Maple Turns Over a New Leaf
But now the company seems to be tightening its belt, letting go of roughly 12 percent of its workforce and cancelling plans for its all-optical switch.
Sources close to the company say that 22 of Maple’s 180 workers were laid off last Thursday, August 30, 2001, just before the Labor Day holiday in the U.S. Included in the layoffs were some director-level and senior engineering people from various departments, including sales, operations, marketing communications, information technology, and optical development. Light Reading has confirmed with the company that Emma Rugge-Price, director of marketing communications, and Chris Dolan, director of finance, both left the company last week.
One source speculates that Rugge-Price’s departure is linked to comments she made to Light Reading two weeks ago regarding the close of the company’s third round of funding, when she commented that the round hadn’t actually closed yet (see Maple Nabs New Funding).
There have also been rumors circulating that at least 11 ASIC engineers have recently left; whether or not they were a part of the layoffs is still uncertain. Sources also say that the startup has had trouble with its ASIC developments due to design flaws and isn’t expected to complete work on them until sometime next year. This could delay deployment of the company’s flagship MPLS core switch, the ML3200.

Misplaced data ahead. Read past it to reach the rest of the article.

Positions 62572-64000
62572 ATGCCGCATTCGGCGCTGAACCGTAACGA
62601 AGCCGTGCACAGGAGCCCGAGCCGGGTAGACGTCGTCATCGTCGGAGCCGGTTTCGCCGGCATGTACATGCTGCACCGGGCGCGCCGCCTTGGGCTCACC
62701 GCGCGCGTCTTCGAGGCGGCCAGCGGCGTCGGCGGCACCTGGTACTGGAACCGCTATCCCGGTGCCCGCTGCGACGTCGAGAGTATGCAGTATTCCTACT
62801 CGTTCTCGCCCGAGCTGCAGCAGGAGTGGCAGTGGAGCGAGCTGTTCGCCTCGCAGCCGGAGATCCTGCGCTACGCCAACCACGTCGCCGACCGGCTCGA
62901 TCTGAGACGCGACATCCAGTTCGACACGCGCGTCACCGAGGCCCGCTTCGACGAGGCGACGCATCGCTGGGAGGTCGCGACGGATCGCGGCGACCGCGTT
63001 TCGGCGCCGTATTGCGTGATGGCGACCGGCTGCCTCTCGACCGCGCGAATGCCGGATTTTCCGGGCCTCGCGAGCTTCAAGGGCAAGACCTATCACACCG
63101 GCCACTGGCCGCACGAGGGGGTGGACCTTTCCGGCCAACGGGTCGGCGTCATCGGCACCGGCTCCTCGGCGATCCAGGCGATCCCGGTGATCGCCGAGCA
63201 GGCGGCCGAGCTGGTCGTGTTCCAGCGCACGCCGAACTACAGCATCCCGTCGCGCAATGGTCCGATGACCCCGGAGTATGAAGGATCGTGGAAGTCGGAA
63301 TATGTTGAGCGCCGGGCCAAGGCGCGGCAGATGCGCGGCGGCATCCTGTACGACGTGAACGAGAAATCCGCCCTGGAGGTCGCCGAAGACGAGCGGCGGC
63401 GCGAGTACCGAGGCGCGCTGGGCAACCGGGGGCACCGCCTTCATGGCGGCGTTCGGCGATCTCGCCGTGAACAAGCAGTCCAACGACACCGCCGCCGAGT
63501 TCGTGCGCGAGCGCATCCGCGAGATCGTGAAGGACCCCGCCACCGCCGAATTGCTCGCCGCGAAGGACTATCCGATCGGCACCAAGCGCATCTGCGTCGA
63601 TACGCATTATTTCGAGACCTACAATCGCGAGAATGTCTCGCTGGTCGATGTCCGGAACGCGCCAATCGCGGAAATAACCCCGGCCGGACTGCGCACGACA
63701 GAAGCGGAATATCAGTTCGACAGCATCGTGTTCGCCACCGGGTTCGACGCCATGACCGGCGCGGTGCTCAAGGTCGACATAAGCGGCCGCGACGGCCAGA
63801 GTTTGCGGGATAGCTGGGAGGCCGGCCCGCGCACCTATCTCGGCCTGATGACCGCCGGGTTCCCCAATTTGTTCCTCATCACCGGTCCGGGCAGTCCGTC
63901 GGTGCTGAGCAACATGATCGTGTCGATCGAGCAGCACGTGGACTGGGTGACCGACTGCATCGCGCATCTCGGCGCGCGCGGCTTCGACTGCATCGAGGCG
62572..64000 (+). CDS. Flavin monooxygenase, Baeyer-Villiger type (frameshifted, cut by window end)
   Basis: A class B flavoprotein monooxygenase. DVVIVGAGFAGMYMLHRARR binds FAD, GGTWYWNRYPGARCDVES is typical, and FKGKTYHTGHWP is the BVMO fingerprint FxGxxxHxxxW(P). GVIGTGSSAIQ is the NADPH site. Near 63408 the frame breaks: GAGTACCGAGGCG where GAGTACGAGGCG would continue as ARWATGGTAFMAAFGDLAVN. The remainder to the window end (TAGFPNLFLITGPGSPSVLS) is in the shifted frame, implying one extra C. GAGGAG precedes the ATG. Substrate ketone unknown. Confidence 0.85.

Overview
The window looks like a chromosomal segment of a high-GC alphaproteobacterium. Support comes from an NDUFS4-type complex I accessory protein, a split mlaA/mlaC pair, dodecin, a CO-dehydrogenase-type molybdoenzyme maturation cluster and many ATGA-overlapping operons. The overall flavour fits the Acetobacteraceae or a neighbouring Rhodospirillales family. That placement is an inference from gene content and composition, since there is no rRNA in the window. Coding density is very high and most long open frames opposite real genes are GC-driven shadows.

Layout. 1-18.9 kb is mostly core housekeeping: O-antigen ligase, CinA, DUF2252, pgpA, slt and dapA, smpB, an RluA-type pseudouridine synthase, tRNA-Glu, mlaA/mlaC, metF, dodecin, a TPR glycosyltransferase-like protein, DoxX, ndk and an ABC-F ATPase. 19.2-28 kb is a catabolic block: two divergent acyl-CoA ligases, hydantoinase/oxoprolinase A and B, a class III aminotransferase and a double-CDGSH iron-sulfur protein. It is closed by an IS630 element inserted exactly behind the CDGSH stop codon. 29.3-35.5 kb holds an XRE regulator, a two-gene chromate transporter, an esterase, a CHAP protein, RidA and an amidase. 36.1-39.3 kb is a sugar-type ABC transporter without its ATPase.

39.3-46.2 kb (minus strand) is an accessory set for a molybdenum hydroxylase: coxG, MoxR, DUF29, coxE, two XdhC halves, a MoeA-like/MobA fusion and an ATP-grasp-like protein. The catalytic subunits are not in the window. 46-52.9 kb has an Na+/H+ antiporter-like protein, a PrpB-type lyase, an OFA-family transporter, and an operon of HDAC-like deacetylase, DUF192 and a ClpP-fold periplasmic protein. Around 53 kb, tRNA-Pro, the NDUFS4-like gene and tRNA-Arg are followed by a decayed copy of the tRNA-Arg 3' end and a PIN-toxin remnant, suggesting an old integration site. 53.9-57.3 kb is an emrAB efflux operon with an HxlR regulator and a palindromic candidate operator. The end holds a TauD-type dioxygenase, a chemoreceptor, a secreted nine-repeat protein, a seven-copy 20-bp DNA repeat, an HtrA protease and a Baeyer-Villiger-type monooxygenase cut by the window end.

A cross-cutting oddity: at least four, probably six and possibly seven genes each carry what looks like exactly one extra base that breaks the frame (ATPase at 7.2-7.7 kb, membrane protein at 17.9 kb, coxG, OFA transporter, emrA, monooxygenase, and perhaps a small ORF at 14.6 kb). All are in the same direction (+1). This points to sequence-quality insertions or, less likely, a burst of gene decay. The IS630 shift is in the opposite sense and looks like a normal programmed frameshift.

But Atiq Raza, founder of Raza Foundries, one of Maple’s original investors, insists that's not true.
“There are absolutely no problems with the ASICs, and in fact they are ahead of schedule,” he says. “The ASICs are doing great!”
He did confirm that the company has stopped development of its ML8000 all-optical switch.
“We decided that we can get it from other companies,” says Raza. “We are focusing our energy on the ML3200. It’s similar to a computer company saying: Are we going to build the disk drives for our system ourselves or outsource that?”
Shelving development of the ML8000 will likely not affect the company too much, since most of the intellectual property of the company is tied up in the ML3200 product, says an analyst who didn’t want to be named. But some analysts are still skeptical about the MPLS core switch/router market, since other startups like Tenor Networks Inc. have struggled to raise capital and win contracts. What’s more, core routing companies like Cisco Systems Inc. (Nasdaq: CSCO) and Juniper Networks Inc. (Nasdaq: JNPR) are starting to roll out MPLS in their routing products, making the need for additional boxes focused on MPLS less obvious to service providers.
“The market is a bit sketchy right now regarding pure MPLS switch/routers,” says the above-mentioned analyst. “Also, Maple has BGP peering on the box with OC192 interfaces, and that's a big undertaking.”
Maple Networks did not return phone calls by press time.
— Marguerite Reardon, Senior Editor, Light Reading